Do I need business insurance?

Every business is different, and different insurance policies may appeal to some businesses more than others. While professional indemnity insurance is not required by law, some clients may insist you have this type of business insurance in place, and depending on which industry you operate in, PI insurance may be a regulatory requirement. Accountants, dentists and salon owners are just some of the professionals who may take out PI insurance, given that one mistake in a setting like a dentists or beauty salon, could lead to a serious complaint.

If your business has regular contact with the public, such as pubs, bars and coffee shops, or you’re a tradesperson who visits a customer’s home, then public liability insurance may be advisable. That’s because there may be a higher likelihood of accidents like spills and trips in a busy environment, which PL insurance could protect against.

And if your business activity involves valuable equipment – from laptops and tablets to snazzy card machines – then contents insurance is something you may wish to consider too.

You can read more about the types of business insurance you might need in this Companies House blog.

How much is small business insurance?

You could get small business insurance such as public liability cover and contents insurance for a few pounds a month, while professional indemnity cover may often cost a little more – perhaps in the region of £14 a month based on figures from insurance broker With Jack. However, every business will have different insurance needs and your quote may depend on the risks associated with the day-to-day running of your company.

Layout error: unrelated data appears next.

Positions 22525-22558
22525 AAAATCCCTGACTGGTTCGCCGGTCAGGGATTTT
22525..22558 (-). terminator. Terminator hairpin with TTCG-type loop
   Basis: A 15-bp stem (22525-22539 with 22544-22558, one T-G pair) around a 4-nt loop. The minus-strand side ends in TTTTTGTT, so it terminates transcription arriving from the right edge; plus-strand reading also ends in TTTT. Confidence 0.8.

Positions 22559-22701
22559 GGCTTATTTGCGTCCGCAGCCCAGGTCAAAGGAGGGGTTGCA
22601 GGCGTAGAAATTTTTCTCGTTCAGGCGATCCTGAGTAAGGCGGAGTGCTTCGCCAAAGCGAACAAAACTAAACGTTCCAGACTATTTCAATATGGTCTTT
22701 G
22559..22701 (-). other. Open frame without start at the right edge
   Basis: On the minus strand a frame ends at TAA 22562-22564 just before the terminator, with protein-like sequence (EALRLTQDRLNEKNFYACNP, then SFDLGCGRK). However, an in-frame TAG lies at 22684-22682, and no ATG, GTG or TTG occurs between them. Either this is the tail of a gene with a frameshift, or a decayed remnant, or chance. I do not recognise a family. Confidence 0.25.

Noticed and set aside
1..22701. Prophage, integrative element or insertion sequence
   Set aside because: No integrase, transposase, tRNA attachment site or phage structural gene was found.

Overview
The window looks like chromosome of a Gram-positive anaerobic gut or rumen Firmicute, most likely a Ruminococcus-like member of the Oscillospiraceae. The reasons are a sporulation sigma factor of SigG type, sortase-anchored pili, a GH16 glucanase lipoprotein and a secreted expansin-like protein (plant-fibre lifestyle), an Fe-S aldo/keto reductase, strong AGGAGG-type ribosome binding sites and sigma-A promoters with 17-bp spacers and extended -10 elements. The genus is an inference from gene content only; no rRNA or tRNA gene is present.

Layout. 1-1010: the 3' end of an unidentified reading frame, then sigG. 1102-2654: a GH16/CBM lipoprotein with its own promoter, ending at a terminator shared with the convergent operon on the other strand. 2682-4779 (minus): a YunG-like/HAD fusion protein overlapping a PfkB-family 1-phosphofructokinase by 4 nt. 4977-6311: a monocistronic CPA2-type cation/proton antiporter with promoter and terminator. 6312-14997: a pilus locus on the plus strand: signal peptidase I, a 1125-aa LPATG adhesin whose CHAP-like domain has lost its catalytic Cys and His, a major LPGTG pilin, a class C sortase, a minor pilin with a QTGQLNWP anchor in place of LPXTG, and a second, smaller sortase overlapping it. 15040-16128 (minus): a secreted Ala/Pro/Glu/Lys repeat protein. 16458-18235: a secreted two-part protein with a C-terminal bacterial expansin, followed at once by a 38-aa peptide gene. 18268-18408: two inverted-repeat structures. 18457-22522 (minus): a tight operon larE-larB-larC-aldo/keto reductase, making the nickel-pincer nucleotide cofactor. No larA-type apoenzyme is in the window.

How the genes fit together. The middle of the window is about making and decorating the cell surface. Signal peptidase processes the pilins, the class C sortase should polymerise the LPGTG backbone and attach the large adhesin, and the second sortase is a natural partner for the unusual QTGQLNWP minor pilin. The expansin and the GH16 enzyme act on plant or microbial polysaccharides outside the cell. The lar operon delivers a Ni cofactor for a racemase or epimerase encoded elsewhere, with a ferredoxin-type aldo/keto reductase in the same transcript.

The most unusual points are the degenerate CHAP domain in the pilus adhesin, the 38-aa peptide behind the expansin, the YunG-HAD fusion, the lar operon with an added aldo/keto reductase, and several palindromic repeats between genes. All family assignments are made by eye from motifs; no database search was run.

How to get small business insurance

While there are many small business insurance providers on the market, perhaps a good starting point is to search the Financial Conduct Authority (FCA)’s register for an authorised insurer. You could alternatively find an insurance broker through the British Insurance Brokers’ Association. It’s often a good idea to shop around, get quotes and check out public reviews before you choose an insurer. You may also be able to speak to an insurance specialist about your business’s specific needs.

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Disclaimer

This has been prepared by Tyl by NatWest for informational purposes only and should not be treated as advice or a recommendation. There may be other considerations relevant to you and your business so you should undertake your own independent research.

Tyl by NatWest makes no representation, warranty, undertaking or assurance (express or implied) with respect to the adequacy, accuracy, completeness, or reasonableness of the information provided.

Tyl by NatWest accepts no liability for any direct, indirect, or consequential losses (in contract, tort or otherwise) arising from the use of the information contained herein. However, this shall not restrict, exclude, or limit any duty or liability to any person under any applicable laws or regulations of any jurisdiction which may not be lawfully disclaimed.